I remember having my head on my husband's shoulder as I stood in our room, arms around him as I whispered that I was going to start pushing.  He caught Sophie last time and was planning on catching this baby, but I needed him with me.  The birth pool was all set but freezing cold because for some reason the hot water wouldn't turn on.  I realized I would never get my water birth- again- and realized quickly that I had loved birthing Sophie standing up and that it felt good to stand this time too.  I felt so connected to my husband, as we wrapped our arms around each other and he talked me through the pain.  So there I stood, my doula behind me massaging my back, my sister and Lena looking on, gently encouraging me and my midwife ready to catch the baby.  With three strong but slow pushes he was out.  I scooped him up and pressed him to my chest.  He was quiet and calm like all my babies have been until they realize they're out. Once he caught up with the intensity of what happened he started crying.  Wasn't he just sleeping peacefully two hours ago?

I crawled in bed with my little Marc Robert and snuggled and let him nurse as he started to coo and make baby noises, realizing he was out.  He cried a little but was quickly comforted by nursing and hearing Dan and Lena's voices.  Before I let him nurse, I laid him on my chest to see if what others had said was true- that a baby would find it's mother's breast and begin nursing on their own.  He did it too! It was pretty cool.

Soon after I delivered the placenta my horrible throwing up everywhere and "shockiness" began.  By now my husband's amazing at helping me through this and is such a strong and calming person, as I really am not "grounded or connected".  He already had bone broth on the stove for me- that along with more Labor Aid and some herbal tinctures seem to be what helps me the most.  I had a pretty rough recovery, but was so blessed to have Dan or Lena right by my side the whole time so that every time I threw up I could unlatch and hand the baby to one of them, knowing he was cozy and safe with them as well.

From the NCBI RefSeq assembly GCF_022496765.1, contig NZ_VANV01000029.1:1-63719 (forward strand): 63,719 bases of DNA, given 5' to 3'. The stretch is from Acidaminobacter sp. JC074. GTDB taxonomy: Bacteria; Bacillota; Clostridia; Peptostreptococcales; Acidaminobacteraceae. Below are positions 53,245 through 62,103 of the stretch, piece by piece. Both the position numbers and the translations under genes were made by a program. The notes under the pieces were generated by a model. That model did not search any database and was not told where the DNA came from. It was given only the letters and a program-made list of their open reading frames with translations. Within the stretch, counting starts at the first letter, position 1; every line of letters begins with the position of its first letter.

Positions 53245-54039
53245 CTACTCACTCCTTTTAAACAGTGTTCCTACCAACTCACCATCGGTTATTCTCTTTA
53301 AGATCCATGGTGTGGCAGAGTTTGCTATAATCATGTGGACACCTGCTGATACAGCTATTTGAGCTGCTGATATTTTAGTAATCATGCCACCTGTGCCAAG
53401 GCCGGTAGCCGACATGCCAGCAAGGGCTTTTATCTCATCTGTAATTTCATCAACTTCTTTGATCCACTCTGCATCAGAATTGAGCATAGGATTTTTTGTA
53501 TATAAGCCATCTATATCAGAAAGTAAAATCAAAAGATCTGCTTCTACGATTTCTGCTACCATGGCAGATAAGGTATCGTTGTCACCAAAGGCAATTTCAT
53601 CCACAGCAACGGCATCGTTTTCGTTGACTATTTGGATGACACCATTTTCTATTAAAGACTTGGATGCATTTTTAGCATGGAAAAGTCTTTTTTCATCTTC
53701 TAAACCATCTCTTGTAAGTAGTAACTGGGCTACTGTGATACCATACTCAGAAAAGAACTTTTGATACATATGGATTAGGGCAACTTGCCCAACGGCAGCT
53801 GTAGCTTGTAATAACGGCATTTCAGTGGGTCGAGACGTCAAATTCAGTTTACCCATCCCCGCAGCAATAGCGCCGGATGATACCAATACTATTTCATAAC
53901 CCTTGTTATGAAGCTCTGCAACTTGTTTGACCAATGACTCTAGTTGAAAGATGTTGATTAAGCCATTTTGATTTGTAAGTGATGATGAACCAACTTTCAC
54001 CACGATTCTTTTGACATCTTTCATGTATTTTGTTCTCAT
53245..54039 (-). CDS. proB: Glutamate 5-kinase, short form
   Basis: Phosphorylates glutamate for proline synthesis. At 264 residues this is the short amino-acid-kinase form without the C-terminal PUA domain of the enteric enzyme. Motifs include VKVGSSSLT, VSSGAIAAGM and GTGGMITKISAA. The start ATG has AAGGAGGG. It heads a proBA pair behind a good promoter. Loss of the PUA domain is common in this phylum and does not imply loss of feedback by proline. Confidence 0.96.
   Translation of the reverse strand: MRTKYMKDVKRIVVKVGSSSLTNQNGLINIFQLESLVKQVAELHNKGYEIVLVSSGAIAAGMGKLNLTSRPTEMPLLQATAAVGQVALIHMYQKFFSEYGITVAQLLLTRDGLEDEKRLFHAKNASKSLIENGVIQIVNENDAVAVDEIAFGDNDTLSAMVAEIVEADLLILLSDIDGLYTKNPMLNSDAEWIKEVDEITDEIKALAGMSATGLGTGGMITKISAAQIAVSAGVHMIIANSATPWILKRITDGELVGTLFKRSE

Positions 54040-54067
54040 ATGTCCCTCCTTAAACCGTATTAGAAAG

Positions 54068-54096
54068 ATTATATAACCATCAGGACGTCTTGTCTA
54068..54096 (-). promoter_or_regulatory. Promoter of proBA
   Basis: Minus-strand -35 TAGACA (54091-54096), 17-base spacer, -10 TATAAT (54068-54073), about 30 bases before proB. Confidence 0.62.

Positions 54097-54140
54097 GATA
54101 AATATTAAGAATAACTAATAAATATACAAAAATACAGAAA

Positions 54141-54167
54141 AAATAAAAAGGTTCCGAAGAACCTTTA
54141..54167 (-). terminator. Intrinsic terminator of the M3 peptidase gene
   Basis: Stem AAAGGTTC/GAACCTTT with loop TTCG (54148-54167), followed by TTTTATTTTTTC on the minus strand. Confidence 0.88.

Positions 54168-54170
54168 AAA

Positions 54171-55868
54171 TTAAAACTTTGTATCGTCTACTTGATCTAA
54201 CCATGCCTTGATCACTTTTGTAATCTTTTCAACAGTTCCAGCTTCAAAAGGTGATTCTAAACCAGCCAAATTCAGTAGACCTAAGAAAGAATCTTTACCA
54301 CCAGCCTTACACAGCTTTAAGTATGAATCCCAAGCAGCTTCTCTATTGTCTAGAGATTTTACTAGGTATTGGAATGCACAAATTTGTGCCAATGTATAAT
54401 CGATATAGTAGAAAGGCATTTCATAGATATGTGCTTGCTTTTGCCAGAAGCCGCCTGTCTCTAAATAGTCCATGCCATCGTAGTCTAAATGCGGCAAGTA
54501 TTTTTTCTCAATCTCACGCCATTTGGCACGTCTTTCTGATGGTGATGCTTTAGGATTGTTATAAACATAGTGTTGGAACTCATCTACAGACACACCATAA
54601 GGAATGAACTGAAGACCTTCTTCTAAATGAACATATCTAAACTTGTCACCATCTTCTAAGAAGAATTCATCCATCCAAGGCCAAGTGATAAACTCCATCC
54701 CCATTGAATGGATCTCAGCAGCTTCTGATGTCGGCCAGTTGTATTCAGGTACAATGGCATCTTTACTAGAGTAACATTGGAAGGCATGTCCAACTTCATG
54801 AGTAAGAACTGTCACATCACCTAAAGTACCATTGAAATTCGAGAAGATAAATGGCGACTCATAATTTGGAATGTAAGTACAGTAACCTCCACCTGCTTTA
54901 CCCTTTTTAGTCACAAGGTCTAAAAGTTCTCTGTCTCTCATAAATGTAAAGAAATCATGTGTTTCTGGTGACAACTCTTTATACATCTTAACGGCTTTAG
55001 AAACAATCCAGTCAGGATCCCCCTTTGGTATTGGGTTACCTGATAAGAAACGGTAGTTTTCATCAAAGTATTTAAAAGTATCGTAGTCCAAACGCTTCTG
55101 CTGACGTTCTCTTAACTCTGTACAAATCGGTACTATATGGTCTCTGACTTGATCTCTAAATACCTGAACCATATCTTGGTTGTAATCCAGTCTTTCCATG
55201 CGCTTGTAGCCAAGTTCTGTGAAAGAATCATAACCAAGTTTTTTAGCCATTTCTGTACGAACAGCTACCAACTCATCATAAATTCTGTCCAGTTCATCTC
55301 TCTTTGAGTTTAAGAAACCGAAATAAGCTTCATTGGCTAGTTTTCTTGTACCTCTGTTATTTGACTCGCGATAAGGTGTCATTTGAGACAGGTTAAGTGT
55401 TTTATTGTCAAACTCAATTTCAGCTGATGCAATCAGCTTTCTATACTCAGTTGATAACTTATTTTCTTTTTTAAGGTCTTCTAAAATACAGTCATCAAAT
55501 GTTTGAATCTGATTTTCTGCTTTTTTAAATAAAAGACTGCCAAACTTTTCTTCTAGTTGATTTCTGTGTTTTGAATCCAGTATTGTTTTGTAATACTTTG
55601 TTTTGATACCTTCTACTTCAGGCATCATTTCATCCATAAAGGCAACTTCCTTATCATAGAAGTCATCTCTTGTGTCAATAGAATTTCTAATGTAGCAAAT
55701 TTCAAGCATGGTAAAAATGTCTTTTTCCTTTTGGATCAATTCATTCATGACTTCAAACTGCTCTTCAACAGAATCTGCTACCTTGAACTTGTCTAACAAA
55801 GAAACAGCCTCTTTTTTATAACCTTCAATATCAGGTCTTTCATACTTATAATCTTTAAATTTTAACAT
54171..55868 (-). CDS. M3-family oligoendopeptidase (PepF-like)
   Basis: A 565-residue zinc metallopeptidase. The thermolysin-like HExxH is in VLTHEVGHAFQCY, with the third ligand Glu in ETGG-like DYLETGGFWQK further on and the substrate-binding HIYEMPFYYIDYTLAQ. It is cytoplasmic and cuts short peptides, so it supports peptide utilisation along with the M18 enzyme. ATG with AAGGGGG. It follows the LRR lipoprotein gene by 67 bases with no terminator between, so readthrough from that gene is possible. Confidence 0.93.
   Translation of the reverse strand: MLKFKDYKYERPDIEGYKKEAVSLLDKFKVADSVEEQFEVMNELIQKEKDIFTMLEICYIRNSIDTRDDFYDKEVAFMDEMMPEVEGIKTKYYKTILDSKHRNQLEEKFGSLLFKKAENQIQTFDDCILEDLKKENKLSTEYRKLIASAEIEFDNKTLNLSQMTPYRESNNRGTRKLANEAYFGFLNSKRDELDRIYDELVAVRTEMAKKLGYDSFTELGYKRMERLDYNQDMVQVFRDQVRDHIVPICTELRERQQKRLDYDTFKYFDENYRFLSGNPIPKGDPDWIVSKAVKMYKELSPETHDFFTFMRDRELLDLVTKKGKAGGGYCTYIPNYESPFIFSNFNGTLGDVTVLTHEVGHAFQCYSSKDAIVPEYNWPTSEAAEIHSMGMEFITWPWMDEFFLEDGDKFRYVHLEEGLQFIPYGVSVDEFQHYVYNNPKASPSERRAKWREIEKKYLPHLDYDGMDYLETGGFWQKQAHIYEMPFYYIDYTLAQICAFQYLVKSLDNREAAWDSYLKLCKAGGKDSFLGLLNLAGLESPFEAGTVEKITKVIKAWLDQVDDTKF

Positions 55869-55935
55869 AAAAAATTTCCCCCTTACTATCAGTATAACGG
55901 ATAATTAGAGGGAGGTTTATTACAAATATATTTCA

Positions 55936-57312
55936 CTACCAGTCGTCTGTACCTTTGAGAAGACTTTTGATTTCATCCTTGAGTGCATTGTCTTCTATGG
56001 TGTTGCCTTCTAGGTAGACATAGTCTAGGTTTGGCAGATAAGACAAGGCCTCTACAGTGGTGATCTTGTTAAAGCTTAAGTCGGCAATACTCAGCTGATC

Recovery was rough the first week, mostly because he came so quickly, but Dan took off two weeks so that I could heal and bond with Marc.  That time was so precious to me and I'm so blessed to have such selfless and loving husband.

Lena was immediately drawn to her little brother, and he seemed to take a liking to her as well.  Avila was a bit reserved but warmed up later that day.  She and him are now best-buds.  Sophie, oh Sophie- 18 months later and she is still smmmmoooooothering him with hugs and kisses until he panics.  I like to describe her as gently intense ;)

Eighteen months later and we have loved every single minute having a little boy in our life.  What a difference it has been raising a little boy already!  He has 4 mommas and loves to walk around, chest sticking out, strutting his stuff and doing everything daddy does.  He now sits down on our concrete steps to check his shoes before getting in the car because he saw daddy putting his shoes on on that step two months ago.  It's so stinkin' cute it's ridiculous.  He also has his own play tools now that look like daddy's.  If he sees him or any other guy doing "guy things", he rushes to be a man.  It's so programmed in him.  Yet he's such a sweet daddy to the girls' dolls too and exclaimed, "Me daddy!" as his kissed one and rocked it last week.  :::sigh:::  I love him.  We all love him.  So thank you, Lord, for our sweet 18 month old Marc Robert!

07 January 2014

A little tidbit: Ideas to shape a generous child

I sit here, seeing that I haven't written in quite some time and yet I'm about to give some parenting advice with a glass of wine in hand.  Ironic, no?